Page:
It’s that time of year again, when temporary costume shops start sprouting up in strip malls, huge bags of candy begin lining store shelves, and songs like “Monster Mash” feel like they’re on repeat everywhere you go.
But some Christians, concerned about whether the holiday is pagan in origin, wonder if it’s acceptable to celebrate Halloween at all given the plethora of macabre costumes, fake blood, and witches and ghouls decorating both homes and storefronts.
Many ask: Should we celebrate Halloween in our family, and if so, how can we do it in a way that doesn’t conflict with our faith?
First, let’s address the big question: Is the origin of Halloween rooted in a pagan holiday?
What Is the Origin of Halloween?
Halloween is a commingled word formed from both “All Hallows” and “Even,” or “E’en,” the Scottish word for evening. Hallow means “to make holy.”
Halloween is meant to refer to the evening before All Holies Day, also known as All Saints Day, a religious holiday in the Roman Catholic and many Protestant denominations of Christianity to honor Christians who have died (also called saints) and gone to heaven.
All Saints Day — also called All Hallows Day, All Holies Day, and Hallowmas — is celebrated November 1, which is why Halloween is celebrated October 31.
The day after All Saints Day, November 2, is called All Souls Day and honors all who have died regardless of their religious beliefs and presumed afterlife destination.
The triple-day festival is, in essence, a Christian observance known as Hallowtide to commemorate the dead.
People would prepare for All Saints Day beginning the evening before (that is, on Halloween) by holding prayer vigils and other honorary events.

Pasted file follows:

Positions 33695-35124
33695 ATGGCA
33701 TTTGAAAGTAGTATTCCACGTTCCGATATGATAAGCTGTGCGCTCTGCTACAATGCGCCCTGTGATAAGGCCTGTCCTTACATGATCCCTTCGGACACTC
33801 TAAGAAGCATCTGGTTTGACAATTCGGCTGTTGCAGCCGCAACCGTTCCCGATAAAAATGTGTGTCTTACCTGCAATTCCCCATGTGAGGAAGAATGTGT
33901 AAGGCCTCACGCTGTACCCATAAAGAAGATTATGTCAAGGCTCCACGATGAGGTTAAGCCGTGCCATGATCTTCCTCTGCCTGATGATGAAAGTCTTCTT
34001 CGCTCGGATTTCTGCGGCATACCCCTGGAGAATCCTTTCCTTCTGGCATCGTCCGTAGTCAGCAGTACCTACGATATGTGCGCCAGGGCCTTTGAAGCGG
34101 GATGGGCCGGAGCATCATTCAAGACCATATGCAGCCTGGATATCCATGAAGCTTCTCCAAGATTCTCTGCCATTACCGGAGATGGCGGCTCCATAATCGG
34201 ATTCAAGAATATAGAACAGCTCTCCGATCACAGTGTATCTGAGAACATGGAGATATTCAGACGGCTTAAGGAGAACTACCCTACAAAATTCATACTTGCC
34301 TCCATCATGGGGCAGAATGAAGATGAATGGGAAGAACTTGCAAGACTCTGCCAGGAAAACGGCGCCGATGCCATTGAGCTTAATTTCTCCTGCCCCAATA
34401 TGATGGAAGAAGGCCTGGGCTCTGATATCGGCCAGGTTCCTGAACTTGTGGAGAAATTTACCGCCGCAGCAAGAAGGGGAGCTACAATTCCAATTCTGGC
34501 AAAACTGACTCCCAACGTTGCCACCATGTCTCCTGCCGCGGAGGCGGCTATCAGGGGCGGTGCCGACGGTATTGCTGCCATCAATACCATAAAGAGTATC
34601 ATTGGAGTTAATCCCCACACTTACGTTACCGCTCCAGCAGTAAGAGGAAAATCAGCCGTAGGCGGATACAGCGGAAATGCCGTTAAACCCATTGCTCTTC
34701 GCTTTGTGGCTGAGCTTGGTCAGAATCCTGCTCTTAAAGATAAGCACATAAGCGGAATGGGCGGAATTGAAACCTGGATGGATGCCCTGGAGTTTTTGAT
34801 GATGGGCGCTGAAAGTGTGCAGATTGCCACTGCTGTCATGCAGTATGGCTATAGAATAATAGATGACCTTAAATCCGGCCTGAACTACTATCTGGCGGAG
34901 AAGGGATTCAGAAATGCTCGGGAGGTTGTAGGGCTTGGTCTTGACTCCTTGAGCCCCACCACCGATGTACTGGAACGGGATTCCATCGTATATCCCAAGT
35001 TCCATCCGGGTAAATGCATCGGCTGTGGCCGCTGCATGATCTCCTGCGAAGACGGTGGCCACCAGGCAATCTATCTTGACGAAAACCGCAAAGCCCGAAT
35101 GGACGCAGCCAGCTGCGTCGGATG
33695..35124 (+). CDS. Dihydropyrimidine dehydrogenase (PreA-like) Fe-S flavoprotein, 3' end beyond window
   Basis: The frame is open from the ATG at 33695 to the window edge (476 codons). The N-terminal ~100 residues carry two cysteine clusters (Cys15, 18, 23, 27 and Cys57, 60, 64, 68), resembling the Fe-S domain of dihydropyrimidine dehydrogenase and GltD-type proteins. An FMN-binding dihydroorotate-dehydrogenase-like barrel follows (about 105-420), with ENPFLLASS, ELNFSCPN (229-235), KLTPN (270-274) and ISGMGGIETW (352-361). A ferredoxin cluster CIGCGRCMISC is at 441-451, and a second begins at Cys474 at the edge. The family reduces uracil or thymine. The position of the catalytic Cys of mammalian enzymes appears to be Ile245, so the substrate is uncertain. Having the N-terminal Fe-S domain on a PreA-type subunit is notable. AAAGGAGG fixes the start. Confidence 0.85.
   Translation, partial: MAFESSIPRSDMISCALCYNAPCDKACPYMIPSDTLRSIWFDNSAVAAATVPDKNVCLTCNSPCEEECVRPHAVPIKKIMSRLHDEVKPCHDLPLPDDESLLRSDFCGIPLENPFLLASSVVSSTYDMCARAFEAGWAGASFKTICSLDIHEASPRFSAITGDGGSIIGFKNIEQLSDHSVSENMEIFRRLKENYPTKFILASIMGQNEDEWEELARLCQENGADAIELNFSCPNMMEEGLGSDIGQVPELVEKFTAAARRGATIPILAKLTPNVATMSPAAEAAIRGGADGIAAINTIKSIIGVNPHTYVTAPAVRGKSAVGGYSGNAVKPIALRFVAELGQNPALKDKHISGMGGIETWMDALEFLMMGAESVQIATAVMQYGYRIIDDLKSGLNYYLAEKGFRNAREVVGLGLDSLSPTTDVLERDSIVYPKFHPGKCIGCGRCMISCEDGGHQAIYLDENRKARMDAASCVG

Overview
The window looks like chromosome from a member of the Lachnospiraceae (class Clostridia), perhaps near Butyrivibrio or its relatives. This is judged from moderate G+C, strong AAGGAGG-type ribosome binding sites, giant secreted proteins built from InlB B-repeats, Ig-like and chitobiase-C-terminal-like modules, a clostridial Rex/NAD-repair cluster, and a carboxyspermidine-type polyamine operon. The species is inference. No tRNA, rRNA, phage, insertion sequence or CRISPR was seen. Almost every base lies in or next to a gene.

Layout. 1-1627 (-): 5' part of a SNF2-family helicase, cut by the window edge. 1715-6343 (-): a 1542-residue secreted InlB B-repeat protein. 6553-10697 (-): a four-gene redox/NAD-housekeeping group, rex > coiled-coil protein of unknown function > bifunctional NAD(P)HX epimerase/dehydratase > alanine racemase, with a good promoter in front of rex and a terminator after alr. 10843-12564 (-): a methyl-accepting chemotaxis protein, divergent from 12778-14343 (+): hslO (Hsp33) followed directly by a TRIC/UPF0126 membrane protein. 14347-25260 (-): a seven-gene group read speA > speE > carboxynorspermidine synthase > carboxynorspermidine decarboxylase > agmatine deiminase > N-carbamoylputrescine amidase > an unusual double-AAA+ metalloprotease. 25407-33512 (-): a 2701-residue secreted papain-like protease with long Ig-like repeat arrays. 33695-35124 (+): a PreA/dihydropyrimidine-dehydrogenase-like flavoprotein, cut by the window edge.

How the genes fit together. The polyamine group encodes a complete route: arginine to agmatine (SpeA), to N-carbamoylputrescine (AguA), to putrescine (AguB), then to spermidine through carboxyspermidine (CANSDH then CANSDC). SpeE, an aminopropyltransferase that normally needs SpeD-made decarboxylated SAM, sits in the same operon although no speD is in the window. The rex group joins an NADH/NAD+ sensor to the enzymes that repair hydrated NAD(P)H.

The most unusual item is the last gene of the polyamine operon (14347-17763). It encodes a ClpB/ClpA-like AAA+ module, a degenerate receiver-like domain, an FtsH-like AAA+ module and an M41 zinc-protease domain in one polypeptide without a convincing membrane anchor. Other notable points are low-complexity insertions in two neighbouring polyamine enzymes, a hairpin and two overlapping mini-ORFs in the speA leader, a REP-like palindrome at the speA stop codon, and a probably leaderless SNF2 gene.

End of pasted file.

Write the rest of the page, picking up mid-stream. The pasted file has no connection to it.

Eventually, as with many festivals, the holiday became more celebratory in nature, particularly given the time of year — after the harvest, when food was typically more plentiful.
When Did ‘Hallowtide’ Begin?
In the early seventh century, the pope of the Roman Catholic church was gifted with the magnificent Roman Pantheon, a massive cylindrical architectural masterpiece.
The Pantheon used to serve as a Roman temple dedicated to the gods of an earlier era, and Pope Boniface IV removed the heretical statues and converted it into a Christian church. He dedicated it to all the Christians who had died for their faith in the first 300 years after Christ.
The first All Saints Day celebration was in May, but the following year, the new pope, Pope Gregory III, changed it to November 1 — possibly because food was more abundant post-harvest for the many celebrants clamoring to the city that time of year.
Three hundred years later, people also began celebrating All Souls Day to remember not only the saints but all who had died. Many grim and death-focused traditions evolved during this time, such as the decorating of graves and other death-oriented superstitions involving witches or demons.
Is Halloween Connected to a Pagan Holiday?
Because Halloween is at the same time of year as Samhain, pronounced saah-win, many people have argued that Halloween has its roots in the pagan holiday.
Samhain is a Gaelic or Celtic festival that translates to “summer’s end” and marks the end of the harvest and the beginning of the darker (winter) time of year.